Friday, May 18, 2012

Contortionist Not

New Bern, NC
35 05.91 N 077 01.95 W 

If I could average 3-4 hours per day on boat projects, I could keep well ahead of the list.  In reality, I typically do only 1-3 hours work per day on work days.  On travel days I do zero.  Therefore, I keep up with the list only barely.

Some boat projects are difficult to do except when at a dock.  That includes work on the dinghy, projects that need electric power, and those which require that we vacate the boat.   This month in New Bern I'm doing a little of each.

I sanded the bottom of the dinghy.  Then, Libby and I put a new layer of fiberglass cloth and epoxy resin on the bottom.  I sanded it again, and then put on two coats of antifouling bottom paint.   Finally, I overcoat the portion above the waterline with a lighter color.  Bottom paint only comes in dark colors.  The reason for all this is that our dinghy needs reinforcement.  It is made of fiberglass, and it tends to get crushed at dinghy docks like at Vero and Marathon.   Getting squeezed between other dinghies creates longitudinal cracks in the hull, which eventually leak water.   Also, I'm hoping that use of antifouling paint may help in Vero and Marathon where the dinghy sits for long times in subtropical water.

This week, I'm refinishing the floor in Tarwathie's main cabin.  The floor finish seems to last only two years.  I've used polyurethane and bowling alley varnish -- same result.  I'm sure it would last longer if Libby and I could ever learn the habit of never wearing the same shoes on board as on shore.  We've tried and tried to acquire that habit, using various memory jogging crutches, but it never stuck.

Actually varnishing the floor means we must evacuate the boat until the finish dries.   It also means that I must paint myself into a dead-end.  A dead-end that ends with a ladder.  Then I have to paint the floor right up to the end and the ladder itself.  If I were in my 20s, I could hang the paint bucket on a string from my neck, then do one-armed handstands to support my body as I painted with the other hand, and do it all as I hand-standed myself up that ladder.   Well, I'm 67 years old so acrobatics like that are beyond imagination.  Still, via all sorts of contortions and Spider Man type tricks, I mange to accomplish the painting job.  I can't describe in words how I do it.  Too bad I can't take a video of myself doing that.  I'm sure you would enjoy it.  By the way, I have to do it all three times to put down three coats.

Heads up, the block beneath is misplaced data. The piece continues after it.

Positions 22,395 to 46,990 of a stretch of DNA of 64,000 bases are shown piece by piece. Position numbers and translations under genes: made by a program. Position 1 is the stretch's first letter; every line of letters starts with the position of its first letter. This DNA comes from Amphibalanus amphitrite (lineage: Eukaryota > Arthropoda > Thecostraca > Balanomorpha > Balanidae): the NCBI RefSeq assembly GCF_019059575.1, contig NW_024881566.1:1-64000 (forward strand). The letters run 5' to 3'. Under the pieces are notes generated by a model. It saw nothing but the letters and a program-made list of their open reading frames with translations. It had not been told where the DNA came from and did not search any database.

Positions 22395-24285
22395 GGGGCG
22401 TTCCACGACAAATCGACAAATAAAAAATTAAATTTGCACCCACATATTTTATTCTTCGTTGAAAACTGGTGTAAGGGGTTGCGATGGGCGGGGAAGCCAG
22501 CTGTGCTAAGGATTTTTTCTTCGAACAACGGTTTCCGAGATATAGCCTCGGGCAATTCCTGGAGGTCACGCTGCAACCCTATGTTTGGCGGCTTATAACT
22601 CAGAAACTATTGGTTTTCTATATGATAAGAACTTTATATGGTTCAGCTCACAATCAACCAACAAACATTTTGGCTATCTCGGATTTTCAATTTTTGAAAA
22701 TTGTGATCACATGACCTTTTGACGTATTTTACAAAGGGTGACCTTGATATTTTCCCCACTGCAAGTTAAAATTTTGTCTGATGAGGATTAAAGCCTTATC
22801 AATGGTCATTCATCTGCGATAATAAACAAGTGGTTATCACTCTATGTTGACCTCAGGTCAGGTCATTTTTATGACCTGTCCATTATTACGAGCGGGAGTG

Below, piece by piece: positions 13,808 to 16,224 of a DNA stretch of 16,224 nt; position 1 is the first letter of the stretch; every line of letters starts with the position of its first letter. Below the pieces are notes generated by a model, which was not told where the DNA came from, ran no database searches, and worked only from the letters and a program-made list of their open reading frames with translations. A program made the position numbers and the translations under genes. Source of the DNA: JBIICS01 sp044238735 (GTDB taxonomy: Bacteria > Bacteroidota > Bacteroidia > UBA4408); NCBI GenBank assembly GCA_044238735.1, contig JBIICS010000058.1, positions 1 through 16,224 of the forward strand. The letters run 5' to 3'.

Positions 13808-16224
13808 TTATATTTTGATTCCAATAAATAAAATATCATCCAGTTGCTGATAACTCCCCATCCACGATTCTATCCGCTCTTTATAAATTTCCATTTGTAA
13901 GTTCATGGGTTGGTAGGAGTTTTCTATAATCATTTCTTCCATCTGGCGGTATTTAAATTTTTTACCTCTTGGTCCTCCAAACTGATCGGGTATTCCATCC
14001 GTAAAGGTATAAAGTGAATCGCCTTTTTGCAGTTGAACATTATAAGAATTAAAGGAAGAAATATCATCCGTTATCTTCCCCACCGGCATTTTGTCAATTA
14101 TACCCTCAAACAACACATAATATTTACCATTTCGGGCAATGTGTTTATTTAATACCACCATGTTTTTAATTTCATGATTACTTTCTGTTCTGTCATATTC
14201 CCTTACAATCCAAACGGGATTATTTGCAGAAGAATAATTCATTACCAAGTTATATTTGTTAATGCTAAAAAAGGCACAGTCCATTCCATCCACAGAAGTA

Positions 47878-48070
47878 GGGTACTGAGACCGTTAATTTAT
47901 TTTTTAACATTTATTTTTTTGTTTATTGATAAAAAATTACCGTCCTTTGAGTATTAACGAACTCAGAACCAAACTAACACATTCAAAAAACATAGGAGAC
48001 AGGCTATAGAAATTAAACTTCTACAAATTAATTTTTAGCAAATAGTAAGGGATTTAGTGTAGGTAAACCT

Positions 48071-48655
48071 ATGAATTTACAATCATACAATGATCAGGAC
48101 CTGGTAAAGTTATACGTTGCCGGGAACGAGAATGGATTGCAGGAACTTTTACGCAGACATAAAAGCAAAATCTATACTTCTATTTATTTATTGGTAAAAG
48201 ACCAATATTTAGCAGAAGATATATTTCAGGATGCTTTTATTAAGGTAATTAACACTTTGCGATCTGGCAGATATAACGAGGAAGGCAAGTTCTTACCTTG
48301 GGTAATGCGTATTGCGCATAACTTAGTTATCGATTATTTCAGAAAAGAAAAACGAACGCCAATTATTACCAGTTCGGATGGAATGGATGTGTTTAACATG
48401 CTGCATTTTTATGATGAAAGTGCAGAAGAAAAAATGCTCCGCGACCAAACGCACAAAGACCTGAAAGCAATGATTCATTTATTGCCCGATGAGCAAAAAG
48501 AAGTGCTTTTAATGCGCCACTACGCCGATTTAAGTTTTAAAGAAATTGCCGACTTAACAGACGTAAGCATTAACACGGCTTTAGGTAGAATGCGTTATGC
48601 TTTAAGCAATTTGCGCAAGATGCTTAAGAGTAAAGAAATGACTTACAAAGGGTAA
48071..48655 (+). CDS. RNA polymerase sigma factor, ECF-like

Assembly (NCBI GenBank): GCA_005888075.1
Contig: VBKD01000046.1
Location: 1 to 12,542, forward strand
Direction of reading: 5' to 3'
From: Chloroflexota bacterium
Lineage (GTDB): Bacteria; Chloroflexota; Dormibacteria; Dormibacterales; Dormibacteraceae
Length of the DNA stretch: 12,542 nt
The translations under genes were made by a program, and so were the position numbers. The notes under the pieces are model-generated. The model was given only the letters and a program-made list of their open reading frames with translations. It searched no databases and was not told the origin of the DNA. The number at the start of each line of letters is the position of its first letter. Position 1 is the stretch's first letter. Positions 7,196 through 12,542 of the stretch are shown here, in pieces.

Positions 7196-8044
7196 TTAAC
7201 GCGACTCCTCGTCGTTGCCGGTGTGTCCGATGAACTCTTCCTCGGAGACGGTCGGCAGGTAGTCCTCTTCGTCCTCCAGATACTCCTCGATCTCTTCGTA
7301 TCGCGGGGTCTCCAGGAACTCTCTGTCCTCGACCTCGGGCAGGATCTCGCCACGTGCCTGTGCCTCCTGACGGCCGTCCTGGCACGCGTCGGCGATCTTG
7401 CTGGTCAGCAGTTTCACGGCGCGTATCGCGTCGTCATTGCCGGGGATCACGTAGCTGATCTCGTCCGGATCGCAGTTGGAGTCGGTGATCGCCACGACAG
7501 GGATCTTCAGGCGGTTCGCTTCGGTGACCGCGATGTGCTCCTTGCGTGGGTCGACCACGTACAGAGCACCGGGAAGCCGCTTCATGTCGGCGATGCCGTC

I'm considering a totally different approach.  I could open the portholes and hatches for ventilation, then paint down the ladder and across the floor until I painted myself into a corner where I could crawl up into bed.  Then after a good night's sleep, we could walk on the floor again come morning.  Assuming the ventilation is sufficient, it might be a better way.

1 comment:

  1. For painting the sole, why not lay a plank across the berth and settee in the main cabin, then another plank longitudinally, laying it on the first plank at the forward end and on the ladder step aft. sitting or standing on this second plank (or two) you could reach down to paint the floor. No?


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